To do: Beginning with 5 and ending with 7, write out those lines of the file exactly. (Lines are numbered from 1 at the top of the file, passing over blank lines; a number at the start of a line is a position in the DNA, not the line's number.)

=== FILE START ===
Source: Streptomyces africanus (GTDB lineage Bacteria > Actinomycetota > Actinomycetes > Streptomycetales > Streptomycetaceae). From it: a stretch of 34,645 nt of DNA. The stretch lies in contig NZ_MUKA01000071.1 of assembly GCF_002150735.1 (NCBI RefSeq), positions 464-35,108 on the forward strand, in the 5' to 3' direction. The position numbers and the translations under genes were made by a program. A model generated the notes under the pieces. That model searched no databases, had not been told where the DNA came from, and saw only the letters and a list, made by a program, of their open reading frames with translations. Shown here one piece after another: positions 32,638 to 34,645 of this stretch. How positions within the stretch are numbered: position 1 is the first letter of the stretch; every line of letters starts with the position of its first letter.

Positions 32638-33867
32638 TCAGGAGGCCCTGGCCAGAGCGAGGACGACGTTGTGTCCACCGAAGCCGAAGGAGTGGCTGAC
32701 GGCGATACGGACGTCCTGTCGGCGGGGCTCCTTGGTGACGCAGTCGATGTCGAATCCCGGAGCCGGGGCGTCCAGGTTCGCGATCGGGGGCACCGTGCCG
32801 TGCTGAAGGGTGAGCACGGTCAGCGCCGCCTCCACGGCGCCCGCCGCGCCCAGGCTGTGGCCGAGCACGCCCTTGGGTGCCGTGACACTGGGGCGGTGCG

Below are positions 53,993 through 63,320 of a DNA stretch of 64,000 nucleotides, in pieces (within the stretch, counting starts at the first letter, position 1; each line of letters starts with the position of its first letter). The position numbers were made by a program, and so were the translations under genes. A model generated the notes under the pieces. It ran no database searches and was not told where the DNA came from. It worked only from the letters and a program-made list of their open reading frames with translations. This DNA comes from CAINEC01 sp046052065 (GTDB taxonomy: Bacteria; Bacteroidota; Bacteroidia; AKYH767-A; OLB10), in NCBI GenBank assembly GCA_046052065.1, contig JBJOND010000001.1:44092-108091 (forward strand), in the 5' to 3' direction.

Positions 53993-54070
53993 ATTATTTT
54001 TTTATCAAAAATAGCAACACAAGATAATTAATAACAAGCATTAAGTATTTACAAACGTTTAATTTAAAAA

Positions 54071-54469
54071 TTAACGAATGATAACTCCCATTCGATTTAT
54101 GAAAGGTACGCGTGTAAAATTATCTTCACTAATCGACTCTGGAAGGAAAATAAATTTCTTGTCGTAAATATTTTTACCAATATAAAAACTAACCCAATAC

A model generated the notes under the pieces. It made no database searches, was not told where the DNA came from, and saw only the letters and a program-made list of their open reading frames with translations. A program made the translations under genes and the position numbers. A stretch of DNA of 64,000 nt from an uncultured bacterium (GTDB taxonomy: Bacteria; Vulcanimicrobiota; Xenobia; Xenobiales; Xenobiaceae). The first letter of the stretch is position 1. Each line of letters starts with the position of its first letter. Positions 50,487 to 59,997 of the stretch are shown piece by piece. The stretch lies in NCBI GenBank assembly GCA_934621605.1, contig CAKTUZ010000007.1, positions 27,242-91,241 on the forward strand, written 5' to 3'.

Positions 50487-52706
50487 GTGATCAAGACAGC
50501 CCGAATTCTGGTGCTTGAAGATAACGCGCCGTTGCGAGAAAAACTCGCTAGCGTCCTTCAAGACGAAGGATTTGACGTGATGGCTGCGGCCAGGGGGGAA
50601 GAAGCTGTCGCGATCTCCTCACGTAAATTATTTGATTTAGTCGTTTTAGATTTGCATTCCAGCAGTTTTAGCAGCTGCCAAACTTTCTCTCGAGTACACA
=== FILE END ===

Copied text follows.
32801 TGCTGAAGGGTGAGCACGGTCAGCGCCGCCTCCACGGCGCCCGCCGCGCCCAGGCTGTGGCCGAGCACGCCCTTGGGTGCCGTGACACTGGGGCGGTGCG

Below are positions 53,993 through 63,320 of a DNA stretch of 64,000 nucleotides, in pieces (within the stretch, counting starts at the first letter, position 1; each line of letters starts with the position of its first letter). The position numbers were made by a program, and so were the translations under genes. A model generated the notes under the pieces. It ran no database searches and was not told where the DNA came from. It worked only from the letters and a program-made list of their open reading frames with translations. This DNA comes from CAINEC01 sp046052065 (GTDB taxonomy: Bacteria; Bacteroidota; Bacteroidia; AKYH767-A; OLB10), in NCBI GenBank assembly GCA_046052065.1, contig JBJOND010000001.1:44092-108091 (forward strand), in the 5' to 3' direction.

Positions 53993-54070